• A.J. Super

All the Bad: Antagonists & Obstacles


It never fails. On hashtag games, during pitching contests, there's always this question: Who is your antagonist? And I'm always incredibly disappointed in many of the answers.

Lots of people answer with "Well, my protagonist's fear is..." or "The memories of X are..." And there's nothing wrong with those CONFLICTS, but...

Those aren't an ANTAGONIST. An antagonist can't be a concept. Character or characters, yes. But thoughts, memories, being haunted, those are things to overcome, those are OBSTACLES, sometimes even THEMES. An antagonist is a CHARACTER. Big difference. And while an antagonist can be an obstacle to overcome, they're still a person. That's why the question is "Who is your antagonist?" not "What is your antagonist?"

Now. Wouldn't the antagonist be the protagonist in those cases? To be honest, I've not always been a fan of the my protagonist is my antagonist line. I'm sure there are books without an antagonist. As long as there is CONFLICT and OBSTACLES to overcome, I don't necessarily think it's mandatory to have a protag/antag relationship. And I think so many people believe that's a hard and fast rule that they confuse an OBSTACLE with a CHARACTER. You can even have a group of characters, like the male establishment in Handmaid's Tale (personified by the Commander) as antagonists that embody the obstacle of male power and Offred's struggle to maintain any amount of power of her own.

But, to be completely honest. I have yet to read a book that I loved that didn't have an antagonist or antagonists. A character (or characters) that embodies the obstacles, conflicts, and themes of the story, a person or persons that the protagonist has to "physically" fight against in a metaphorical battle against what he/she is fighting against in him/herself. For instance, Bonzo in Ender's Game is an antagonist that embodies Ender's own darkness.

When I had this conversation with my CP, Glen, he threw out an interesting protagonist as antagonist example. Fight Club. But if you look carefully, the narrator's split personality is made real. Made into a separate and equal character. It's not like he is "haunted" by a "thought." He is actually haunted by a fleshed out character. And with the events happening in real time and space, but the relationship actually in his head, it definitely twists the idea of protag and antag being the same person. But at the same time, Tyler Durden and the narrator really are separate characters from a characterization standpoint. It's not like Durden is this effluvium of ideas. He is a SOLID character. That's HOW the author gets away with protag/antag as the same person.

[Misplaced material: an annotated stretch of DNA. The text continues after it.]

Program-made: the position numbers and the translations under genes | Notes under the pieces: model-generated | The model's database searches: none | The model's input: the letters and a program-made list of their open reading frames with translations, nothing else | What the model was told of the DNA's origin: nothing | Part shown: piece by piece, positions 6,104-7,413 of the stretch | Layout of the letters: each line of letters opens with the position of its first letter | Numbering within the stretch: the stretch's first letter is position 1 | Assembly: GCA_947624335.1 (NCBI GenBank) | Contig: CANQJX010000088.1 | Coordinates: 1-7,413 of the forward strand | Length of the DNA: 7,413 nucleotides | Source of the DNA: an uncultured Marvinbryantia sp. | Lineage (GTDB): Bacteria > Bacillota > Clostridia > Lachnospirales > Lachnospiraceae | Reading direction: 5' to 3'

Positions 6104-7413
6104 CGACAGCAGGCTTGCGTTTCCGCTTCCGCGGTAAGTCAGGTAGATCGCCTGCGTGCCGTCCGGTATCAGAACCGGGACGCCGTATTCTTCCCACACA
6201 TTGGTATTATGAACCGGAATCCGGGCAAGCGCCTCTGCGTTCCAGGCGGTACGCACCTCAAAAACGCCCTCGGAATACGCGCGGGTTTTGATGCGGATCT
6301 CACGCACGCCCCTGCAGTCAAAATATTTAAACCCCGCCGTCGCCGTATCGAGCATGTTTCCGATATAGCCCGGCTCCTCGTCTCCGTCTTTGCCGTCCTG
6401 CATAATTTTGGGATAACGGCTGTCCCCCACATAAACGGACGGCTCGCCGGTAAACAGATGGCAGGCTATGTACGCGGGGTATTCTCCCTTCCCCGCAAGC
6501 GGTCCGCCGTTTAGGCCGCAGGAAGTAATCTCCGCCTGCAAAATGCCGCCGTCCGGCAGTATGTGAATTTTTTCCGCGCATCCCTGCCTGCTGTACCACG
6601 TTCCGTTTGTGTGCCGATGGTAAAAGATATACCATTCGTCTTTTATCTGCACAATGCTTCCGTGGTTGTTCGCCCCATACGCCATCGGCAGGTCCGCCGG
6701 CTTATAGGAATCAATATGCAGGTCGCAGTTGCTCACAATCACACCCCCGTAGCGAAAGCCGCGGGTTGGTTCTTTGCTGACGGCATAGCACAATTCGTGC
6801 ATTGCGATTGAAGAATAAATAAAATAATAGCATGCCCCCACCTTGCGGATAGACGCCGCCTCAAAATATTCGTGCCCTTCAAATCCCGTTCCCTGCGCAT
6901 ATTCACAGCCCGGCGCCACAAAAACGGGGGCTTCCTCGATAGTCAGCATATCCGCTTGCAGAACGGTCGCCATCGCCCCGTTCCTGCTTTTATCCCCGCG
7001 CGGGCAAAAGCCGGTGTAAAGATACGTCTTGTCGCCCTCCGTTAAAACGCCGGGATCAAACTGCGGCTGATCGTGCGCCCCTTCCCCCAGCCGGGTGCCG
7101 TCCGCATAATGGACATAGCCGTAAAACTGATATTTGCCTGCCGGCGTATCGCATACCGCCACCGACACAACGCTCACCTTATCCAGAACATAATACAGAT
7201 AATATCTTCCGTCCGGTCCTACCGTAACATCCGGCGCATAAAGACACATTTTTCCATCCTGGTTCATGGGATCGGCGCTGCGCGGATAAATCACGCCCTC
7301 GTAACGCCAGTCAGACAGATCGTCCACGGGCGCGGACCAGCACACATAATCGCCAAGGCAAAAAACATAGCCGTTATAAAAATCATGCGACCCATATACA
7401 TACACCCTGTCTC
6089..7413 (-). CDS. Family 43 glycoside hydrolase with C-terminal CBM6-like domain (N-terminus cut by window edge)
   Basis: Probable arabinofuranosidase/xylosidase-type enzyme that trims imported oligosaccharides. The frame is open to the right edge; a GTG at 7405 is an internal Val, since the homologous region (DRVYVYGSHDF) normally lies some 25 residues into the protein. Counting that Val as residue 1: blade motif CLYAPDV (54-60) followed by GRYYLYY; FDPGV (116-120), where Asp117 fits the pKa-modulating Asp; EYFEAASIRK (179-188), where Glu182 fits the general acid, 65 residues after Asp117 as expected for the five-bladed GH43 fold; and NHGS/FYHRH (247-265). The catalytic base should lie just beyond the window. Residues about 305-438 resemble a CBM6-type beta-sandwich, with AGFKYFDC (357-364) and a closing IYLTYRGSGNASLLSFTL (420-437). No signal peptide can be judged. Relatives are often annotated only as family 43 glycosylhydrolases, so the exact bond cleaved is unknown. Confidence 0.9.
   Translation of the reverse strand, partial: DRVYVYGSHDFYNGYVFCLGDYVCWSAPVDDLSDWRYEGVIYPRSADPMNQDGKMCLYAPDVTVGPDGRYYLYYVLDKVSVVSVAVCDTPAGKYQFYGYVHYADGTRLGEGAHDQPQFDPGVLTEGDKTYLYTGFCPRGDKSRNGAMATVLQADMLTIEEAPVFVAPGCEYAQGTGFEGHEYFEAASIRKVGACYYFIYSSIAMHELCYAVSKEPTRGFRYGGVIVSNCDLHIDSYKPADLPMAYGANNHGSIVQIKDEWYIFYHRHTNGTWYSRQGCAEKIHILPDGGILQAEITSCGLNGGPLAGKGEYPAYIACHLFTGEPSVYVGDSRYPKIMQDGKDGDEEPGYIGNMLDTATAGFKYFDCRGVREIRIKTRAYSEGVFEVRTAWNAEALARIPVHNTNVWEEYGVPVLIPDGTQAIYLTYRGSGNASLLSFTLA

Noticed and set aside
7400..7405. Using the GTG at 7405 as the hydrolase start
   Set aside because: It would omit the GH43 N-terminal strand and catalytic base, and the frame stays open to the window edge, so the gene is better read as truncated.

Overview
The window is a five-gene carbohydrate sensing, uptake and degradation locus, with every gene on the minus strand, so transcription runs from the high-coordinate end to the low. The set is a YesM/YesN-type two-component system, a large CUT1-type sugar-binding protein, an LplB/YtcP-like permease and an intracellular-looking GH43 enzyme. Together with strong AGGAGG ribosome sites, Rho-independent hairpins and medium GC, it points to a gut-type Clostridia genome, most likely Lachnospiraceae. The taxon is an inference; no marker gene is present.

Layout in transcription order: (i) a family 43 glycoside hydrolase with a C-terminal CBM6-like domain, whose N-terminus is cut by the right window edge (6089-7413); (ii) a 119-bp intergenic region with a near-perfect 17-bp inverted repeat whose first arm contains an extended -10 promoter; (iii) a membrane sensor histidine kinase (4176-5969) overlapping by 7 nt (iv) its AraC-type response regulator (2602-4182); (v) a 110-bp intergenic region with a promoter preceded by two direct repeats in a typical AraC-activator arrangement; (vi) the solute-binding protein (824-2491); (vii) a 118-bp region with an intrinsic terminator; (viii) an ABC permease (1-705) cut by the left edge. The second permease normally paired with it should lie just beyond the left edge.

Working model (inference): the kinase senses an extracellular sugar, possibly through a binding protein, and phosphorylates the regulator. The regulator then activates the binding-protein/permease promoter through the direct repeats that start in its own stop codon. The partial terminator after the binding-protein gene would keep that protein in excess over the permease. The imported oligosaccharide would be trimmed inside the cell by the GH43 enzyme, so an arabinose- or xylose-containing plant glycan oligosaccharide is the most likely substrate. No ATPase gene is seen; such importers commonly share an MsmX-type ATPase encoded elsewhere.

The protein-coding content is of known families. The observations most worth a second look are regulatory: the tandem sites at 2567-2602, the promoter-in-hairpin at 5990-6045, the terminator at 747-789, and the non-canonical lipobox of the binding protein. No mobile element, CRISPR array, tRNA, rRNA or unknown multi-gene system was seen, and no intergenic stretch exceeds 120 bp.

The narrator and Durden are disparate characters.

Antagonists just can't be a force outside or inside of the protagonist. An antagonist is a person. Obstacles to overcome (or not) can be antagonizing, cause conflict, but they aren't the same thing. However, antagonists CAN be obstacles. They can hinder a protagonist's progress, and, obviously, they cause conflict. Just remember they aren't merely "villains." Flat characters that go around being jerks twirling their mustaches. Antagonists are CHARACTERS who make bad, destructive, "evil" choices based on the morality of your protagonist.

An obstacle, a force outside or inside of the protagonist that exerts conflict, is meant to be something that a protagonist TRIES to overcome. In some cases it can be, in some it can't be. These "existential" obstacles often present themselves as the THEMES of a story. Those bits that emanate from the corners of your world that can't be overcome but are constantly fought against, those are what tie a book together THEMATICALLY. But, while antagonistic because they poke and needle, these are still OBSTACLES that people fight against. Things that a protagonist pushes against. Fights against.

Even a concept can be an obstacle. Fighting against sexism. But think of the words. Fighting (action word) against (like pushing against something, an actual physical action) sexism (yes, conceptual, but the words before have just implied physical action so why wouldn't this concept be as hard and fast as an actual physical obstacle?).

Sexism and the power of men over women in Handmaid's Tale is very conceptual (and also physicalized and characterized). But as a THEME Offred is constantly fighting against it somehow while trying to survive. She fights an obstacle, no matter how nebulous it is. (Of course eventually taking steps to regaining her power by sleeping with the driver.) But the nebulous obstacle of sexism is also CHARACTERIZED by several male characters as well as the male dominated government.

The point, sexism itself isn't an ANTAGONIST, however the THEME is an OBSTACLE and there are CHARACTERS that embody the obstacle who can be considered antagonists to the point that Offred is fighting them for her own little bit of power in a world where women have none.

So who is your antagonist? What do they represent? What obstacles and conflicts do your progagonists face?

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